The 20% down payment is a relic: the median down payment in 2016 was 10%. For first-time buyers, it was 6%. First-timers and other buyers of less-expensive homes are more leveraged now than they were at the height of the housing bubble a decade ago. Home loan sizes aren’t the only things that have changed in the years since MBA started its survey. Back at the start of the survey, the median mortgage size was only about 3.3 times the median annual income. It’s now over five times as big – though buyers get bigger homes and lower interest rates.

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Over $70 trillion since 2008.

Global Debt Explodes At ‘Eye-Watering’ Pace To Hit £170 Trillion (Tel.)

Global debt has climbed at an “eye-watering” pace over the past decade, soaring to a fresh high of £170 trillion last year, according to the Institute of International Finance (IIF). The IIF said total debt levels, including household, government and corporate debt, climbed by more than $70 trillion over the last 10 years to a record high of $215 trillion (£173 trillion) in 2016 – or the equivalent of 325pc of GDP. It said emerging markets posed “a growing source of concern” to financial stability and the global economy as debt burdens in these countries climb at a rapid pace. The IIF data showed the increase was partly driven by a “spectacular rise” in emerging markets, where total debt stood at $55 trillion at the end of 2016, or 215pc of total emerging market GDP.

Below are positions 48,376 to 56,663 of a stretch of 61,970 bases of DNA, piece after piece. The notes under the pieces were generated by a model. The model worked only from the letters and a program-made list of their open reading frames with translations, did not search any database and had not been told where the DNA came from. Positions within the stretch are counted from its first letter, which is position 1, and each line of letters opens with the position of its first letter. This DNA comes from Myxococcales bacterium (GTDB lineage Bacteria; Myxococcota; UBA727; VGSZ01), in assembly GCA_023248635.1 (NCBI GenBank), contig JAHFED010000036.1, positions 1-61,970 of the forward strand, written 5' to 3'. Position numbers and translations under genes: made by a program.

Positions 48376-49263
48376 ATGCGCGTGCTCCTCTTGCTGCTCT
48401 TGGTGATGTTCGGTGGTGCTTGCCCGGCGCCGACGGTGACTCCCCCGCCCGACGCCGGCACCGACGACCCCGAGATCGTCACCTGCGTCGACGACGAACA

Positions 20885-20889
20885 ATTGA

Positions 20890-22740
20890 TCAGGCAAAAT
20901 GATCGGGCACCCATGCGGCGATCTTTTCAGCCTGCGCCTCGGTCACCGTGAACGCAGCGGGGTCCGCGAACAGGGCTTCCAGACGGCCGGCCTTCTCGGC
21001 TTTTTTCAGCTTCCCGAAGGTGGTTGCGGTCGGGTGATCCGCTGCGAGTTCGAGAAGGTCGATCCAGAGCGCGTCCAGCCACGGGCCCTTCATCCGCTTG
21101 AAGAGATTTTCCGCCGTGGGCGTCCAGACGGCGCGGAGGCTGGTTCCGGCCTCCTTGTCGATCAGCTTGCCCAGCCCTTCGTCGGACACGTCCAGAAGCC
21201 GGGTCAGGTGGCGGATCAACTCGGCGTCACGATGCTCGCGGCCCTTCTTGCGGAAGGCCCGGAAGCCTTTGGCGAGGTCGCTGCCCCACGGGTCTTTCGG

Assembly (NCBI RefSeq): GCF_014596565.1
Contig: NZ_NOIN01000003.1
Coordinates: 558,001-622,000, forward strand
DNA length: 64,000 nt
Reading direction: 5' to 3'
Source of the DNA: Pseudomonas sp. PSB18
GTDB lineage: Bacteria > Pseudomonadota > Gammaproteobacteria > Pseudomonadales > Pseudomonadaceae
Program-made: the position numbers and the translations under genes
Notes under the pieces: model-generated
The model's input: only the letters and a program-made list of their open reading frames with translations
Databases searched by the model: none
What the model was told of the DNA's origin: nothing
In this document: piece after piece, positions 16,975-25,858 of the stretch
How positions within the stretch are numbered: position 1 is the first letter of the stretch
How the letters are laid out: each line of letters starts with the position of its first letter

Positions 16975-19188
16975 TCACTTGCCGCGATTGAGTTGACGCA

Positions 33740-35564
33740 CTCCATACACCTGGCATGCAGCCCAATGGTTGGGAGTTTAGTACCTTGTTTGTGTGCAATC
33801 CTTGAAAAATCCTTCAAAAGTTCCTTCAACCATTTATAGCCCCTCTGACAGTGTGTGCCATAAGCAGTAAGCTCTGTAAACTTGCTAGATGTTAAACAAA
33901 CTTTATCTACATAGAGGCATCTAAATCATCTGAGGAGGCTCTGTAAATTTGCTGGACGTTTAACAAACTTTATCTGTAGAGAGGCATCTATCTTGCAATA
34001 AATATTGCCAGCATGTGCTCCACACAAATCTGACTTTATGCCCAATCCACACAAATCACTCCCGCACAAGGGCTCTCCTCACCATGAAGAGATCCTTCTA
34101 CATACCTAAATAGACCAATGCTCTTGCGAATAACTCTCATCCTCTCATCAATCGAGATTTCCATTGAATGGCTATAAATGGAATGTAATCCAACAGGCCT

Debt has risen from $16 trillion in 2006 and $7.4 trillion in 1996. The body, which represents the world’s top financial institutions, said a wave of maturing debt this year presented a “growing refinancing risk”. It estimates that more than $1.1 trillion of emerging market bonds and loans will mature this year, with dollar-denominated debt accounting for a fifth of all redemptions. It said China faced around $40bn of dollar-denominated redemptions this year, while Russia faced redemptions of $20bn. International bodies including the IMF and OECD have warned that rising interest rates in the US could bring an end to an emerging market corporate debt binge as companies in these countries see their debt servicing costs rise in local currency terms. “While risks associated with currency mismatches may not be as acute as during past emerging market debt crises, the overall emerging market debt burden – particularly as global interest rates head higher – is a growing source of concern,” the IIF said in a note.

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Goldman is not a consumer bank. They might actually profit from this.

Wall Street Doubts Trump Wants to Split Up Biggest US Banks (BBG)

President Donald Trump and his advisers have vowed to bring back a Depression-era law that would cleave the biggest U.S. lenders in half by separating commercial and investment banking operations. Wall Street doesn’t expect that to happen. After chief economic adviser Gary Cohn reiterated the administration’s stance toward the Glass-Steagall Act in a private meeting with lawmakers on Wednesday, analysts said they viewed any radical regulatory changes as unlikely. Shares of Bank of America and JPMorgan Chase, which would be most affected by the rule, rose Thursday after Bloomberg first reported on Cohn’s comments. Reinstating Glass-Steagall, which was created after the banking crises of the 1930s and repealed in 1999, would require a rewriting of U.S. banking rules. The Dodd-Frank Act took more than a year of work by Congress.